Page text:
So email doesn’t necessarily support social patterns, group patterns, although it can. Ditto a weblog. If I’m Glenn Reynolds, and I’m publishing something with Comments Off and reaching a million users a month, that’s really broadcast. It’s interesting that I can do it as a single individual, but the pattern is closer to MSNBC than it is to a conversation. If it’s a cluster of half a dozen LiveJournal users, on the other hand, talking about their lives with one another, that’s social. So, again, weblogs are not necessarily social, although they can support social patterns.

Nevertheless, I think that definition is the right one, because it recognizes the fundamentally social nature of the problem. Groups are a run-time effect. You cannot specify in advance what the group will do, and so you can’t substantiate in software everything you expect to have happen.

Now, there’s a large body of literature saying “We built this software, a group came and used it, and they began to exhibit behaviors that surprised us enormously, so we’ve gone and documented these behaviors.” Over and over and over again this pattern comes up. (I hear Stewart [Brand, of the WELL] laughing.) The WELL is one of those places where this pattern came up over and over again.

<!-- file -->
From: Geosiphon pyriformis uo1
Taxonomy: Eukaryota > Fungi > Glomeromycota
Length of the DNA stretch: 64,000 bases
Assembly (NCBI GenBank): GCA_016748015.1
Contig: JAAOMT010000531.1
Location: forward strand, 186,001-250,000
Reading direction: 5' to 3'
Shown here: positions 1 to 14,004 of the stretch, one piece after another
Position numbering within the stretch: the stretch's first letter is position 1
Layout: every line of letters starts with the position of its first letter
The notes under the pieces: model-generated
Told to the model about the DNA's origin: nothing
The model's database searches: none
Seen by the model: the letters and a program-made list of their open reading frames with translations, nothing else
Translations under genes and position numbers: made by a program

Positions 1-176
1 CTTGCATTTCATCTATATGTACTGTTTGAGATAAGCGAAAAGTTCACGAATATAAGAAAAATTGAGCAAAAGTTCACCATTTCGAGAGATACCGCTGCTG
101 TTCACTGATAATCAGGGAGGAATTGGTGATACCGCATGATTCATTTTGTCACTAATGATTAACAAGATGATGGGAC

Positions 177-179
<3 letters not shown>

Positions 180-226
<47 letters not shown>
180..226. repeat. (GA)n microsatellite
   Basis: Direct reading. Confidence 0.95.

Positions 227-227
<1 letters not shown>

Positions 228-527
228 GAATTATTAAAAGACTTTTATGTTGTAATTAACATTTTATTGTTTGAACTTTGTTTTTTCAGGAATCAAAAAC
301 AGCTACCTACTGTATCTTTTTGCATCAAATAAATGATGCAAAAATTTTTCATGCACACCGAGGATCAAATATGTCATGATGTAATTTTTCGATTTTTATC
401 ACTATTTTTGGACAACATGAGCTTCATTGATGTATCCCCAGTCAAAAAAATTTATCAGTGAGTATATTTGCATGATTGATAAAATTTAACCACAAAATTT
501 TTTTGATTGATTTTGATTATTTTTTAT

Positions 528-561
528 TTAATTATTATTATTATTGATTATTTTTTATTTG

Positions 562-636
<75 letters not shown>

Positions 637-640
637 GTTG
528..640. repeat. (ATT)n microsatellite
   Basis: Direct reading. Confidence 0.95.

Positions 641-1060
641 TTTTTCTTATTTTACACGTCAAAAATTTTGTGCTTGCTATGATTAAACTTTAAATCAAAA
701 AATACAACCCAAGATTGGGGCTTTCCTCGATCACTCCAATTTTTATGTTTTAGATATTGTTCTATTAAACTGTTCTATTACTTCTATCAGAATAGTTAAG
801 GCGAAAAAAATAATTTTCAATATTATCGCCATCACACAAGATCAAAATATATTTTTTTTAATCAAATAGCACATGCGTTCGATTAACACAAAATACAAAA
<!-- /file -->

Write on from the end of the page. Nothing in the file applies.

Well worth reading if you never have, or re-reading if you did a long time ago.

2 thoughts on “Jeneane Sessum rocks – Why Journalism Matters

  1. While I’m very sorry about the mob mentality that ensued after my post — and primarily by people who never took the time to actually read it, but just reacted, my reason for bringing Jeneane into this is that she continued to endorse the meankids site *even after she knew that a potential death threat had been posted.*

    This was not simply guilt-by-unknowing-association, which would definitely be unfair. I posted because Jeneane KNEW what was up there and chose to continue recommending meankids on her blog with the “meankids YAY!!!” post. She continued to post to her blog even *after* I told her what was going wrong on meankids, that I was terrified, and that one post was a potential death threat. She had time to decouple herself from this by–at the least–not recommending the site. But she continued to send trusting readers to a site despite knowing they’d find threatening and misogynistic content.